Rabbi Sharon Brous of the egalitarian spiritual community IKAR supports the deal, but she, like many other rabbis, will focus more on the community’s response to the proposed agreement. 

“I would be shocked if we don’t hear a lot of people in the community talking about growing divisiveness in the community and how dangerous that is,” Brous said.

Conservative Sinai Temple will hold breakout conversations on Yom Kippur, at one of which Rabbi Bradley Artson, dean of the Ziegler School of Rabbinic Studies at American Jewish University, will talk about how we disagree with one another, especially how we can do so without character assassination. Artson, who is leading services during the High Holy Days in Sinai Temple’s Barad Hall, said he is deeply concerned about the problem of discourse.

“As in a marriage, the important thing isn’t if you fight or not, but if you speak to each other during the fight in a way that makes it possible to hold each other after the fight is over,” he said. “I would like Jews to speak to each other in a way that they could embrace after the fight is over.”

Artson also said that it is difficult to imagine a political sermon about Iran having any of the “rabbinic value” that is essential for any High Holy Days sermon. 

“I have strong personal opinions, but there is nothing of rabbinic value in those, so what I try to do is mobilize Torah wisdom,” he said. “If there are things people can say that enhance people’s lives or help them develop questions for things they need to develop opinions about, I would focus on those.” 

Others concerned about the divide in the community — as evidenced, for example, by the backlash to The Jewish Federation of Greater Los Angeles’ July 21 statement of opposition to the deal, encouraging all in the community to lobby Congress against it — include Congregation Kol Ami’s Rabbi Denise Eger. She plans to lead a prayer of unity on Kol Nidre. 

“Mostly, we will be saying we have permission to pray together with those who support and those who oppose and to try to create one community. That is the only reference I will make to [Iran] during the holidays. It will not be in a sermon. It will be in a prayerful meditation at the beginning of worship on Kol Nidre,” said Eger, who, as president of the Central Conference of American Rabbis, the largest organization of Reform rabbis in North America, signed a letter that declined to take a position on the agreement.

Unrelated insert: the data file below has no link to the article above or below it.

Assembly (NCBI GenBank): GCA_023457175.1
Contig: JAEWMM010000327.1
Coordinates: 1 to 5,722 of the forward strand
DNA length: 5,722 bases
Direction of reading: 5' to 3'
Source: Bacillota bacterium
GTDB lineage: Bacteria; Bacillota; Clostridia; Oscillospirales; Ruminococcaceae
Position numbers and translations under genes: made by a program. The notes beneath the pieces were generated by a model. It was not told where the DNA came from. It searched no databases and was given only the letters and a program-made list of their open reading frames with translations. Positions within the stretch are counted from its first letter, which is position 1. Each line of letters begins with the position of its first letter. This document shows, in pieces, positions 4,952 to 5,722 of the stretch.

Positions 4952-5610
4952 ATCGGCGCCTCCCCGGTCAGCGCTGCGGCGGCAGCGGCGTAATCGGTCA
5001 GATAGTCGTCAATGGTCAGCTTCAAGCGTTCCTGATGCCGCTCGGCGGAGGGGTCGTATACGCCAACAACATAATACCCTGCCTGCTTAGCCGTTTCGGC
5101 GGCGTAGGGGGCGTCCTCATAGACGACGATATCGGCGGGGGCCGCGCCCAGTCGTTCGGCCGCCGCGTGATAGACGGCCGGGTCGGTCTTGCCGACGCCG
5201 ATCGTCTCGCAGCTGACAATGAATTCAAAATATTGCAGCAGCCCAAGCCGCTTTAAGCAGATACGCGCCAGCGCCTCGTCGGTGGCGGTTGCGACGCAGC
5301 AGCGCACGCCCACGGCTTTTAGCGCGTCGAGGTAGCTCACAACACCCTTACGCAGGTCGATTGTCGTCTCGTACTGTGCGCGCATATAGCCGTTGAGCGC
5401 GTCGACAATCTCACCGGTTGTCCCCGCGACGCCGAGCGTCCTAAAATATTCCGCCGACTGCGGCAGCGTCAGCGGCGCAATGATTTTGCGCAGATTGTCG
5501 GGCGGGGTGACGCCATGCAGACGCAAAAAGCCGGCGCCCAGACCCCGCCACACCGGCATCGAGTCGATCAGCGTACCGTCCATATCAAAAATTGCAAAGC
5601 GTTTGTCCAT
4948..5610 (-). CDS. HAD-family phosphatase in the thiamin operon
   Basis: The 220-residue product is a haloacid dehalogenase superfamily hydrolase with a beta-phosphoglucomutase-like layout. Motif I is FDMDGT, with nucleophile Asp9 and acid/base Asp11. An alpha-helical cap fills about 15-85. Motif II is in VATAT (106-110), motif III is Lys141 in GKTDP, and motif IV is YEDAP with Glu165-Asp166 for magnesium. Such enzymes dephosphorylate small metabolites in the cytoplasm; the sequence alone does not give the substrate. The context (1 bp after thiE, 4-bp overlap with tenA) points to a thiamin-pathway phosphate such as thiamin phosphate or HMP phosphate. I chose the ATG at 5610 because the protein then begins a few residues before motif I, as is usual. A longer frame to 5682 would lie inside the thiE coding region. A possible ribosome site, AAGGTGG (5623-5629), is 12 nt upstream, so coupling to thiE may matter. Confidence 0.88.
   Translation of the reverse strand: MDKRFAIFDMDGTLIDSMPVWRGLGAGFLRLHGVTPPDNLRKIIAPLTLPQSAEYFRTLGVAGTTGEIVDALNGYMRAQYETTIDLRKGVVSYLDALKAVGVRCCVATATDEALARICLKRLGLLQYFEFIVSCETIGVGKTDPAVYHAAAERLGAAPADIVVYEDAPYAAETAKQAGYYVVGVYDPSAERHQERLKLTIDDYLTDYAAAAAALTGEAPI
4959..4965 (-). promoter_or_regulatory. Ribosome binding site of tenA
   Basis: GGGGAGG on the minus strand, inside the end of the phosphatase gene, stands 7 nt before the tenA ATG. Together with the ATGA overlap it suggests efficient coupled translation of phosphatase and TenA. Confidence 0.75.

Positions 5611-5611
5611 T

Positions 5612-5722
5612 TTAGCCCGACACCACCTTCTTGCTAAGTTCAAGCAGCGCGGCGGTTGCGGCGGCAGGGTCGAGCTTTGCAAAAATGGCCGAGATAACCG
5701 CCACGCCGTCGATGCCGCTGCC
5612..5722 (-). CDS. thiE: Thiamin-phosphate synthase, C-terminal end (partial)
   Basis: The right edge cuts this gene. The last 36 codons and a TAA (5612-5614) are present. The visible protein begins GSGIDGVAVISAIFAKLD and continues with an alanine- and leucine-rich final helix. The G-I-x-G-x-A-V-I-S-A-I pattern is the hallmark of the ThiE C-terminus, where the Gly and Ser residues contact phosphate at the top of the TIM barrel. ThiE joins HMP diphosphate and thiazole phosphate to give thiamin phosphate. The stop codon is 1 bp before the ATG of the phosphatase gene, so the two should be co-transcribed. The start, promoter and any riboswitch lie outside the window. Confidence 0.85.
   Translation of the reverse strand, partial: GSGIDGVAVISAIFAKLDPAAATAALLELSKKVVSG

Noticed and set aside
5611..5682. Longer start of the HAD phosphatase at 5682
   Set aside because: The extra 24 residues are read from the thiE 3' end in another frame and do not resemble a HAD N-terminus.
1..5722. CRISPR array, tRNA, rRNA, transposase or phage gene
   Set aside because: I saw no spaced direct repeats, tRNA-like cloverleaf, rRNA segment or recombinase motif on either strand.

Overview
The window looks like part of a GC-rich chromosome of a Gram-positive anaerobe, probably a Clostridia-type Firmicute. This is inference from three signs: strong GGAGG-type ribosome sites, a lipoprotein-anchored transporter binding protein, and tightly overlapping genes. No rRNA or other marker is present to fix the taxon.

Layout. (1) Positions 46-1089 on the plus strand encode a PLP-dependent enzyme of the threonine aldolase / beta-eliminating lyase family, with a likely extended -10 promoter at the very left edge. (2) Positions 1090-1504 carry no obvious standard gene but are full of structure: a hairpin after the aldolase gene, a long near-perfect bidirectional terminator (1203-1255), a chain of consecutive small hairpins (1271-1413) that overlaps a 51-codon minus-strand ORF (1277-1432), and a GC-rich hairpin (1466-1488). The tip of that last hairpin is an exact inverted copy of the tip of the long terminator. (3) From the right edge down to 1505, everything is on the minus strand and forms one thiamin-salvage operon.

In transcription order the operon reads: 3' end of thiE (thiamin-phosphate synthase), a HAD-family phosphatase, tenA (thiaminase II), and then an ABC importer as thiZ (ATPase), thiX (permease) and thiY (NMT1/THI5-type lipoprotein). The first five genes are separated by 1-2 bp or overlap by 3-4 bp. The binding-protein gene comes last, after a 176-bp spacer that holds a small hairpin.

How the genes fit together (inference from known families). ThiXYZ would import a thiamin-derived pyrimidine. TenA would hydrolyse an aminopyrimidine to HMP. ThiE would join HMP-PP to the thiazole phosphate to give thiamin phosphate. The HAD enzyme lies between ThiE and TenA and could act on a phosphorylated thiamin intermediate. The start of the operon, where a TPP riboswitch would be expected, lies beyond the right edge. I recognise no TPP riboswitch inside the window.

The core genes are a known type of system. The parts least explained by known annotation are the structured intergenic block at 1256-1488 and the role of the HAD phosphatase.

Stephen Wise Temple Senior Rabbi Yoshi Zweiback said he will give a nod to people’s passion about the deal without offering his own opinions. (The Reform temple’s leadership issued a statement on Aug. 19 that declined to take a position.)

 “I think there is a difference between going into the nuts and bolts of the deal and mentioning that moment, and even praying for that moment. Whatever you feel about the deal, whether you are in favor or against or ambivalent, [saying], ‘We join in prayer, with hopes that our elected officials …’ — that kind of conversation — it is referencing the deal and talking about the deal without going into, [for example], the five reasons I am concerned,” Zweiback said. “Because I am going to address it, but not in an ‘I favor’ or ‘I am against, and here is what we should do’ fashion.”

Rabbi Aaron Panken, president of Hebrew Union College-Jewish Institute of Religion, said he understands rabbis’ obvious aversion to tackling the difficult topic head-on, but he said he thinks it is possible for a rabbi to deliver a sermon that addresses the issue without demonizing those who may disagree — as long as the rabbi knows the audience.

“I can absolutely see both sides of the argument, and I think rabbis need to know their communities, and they need to understand what their communities can tolerate in terms of discourse and have to really make a thoughtful judgment about that,” he said.

Rabbi David Wolpe of Sinai Temple, who spoke at a July 26 “Stop Iran” rally at the Federal Building in West Los Angeles, said he will not deliver a High Holy Days sermon about Iran because he has already made his feelings known in writings and during public appearances. 

“My position is already well known. I have spoken and written about it and … it’s the High Holy Days. It’s not a time, to me at least, for political mobilization [but a time] for people to learn Torah and understand their souls better,” he said. “As important as the issue is, I think both the synagogue, and also I, have done what we need to do, and these are the High Holy Days.”

Still, Wolpe said he is unable to resist discussing broader topics related to the controversial topic.

“Without giving you too much detail,” he said in a recent phone interview, “I am going to talk about the Jewish root of the way we talk about Israel and the debate about Israel. So it has implications for the discussion about Iran, but it’s going to be Torah, not nuclear throw-weight.”

In other words, he continued, “It’s not going to be about reactors. It’s going to be about Torah.”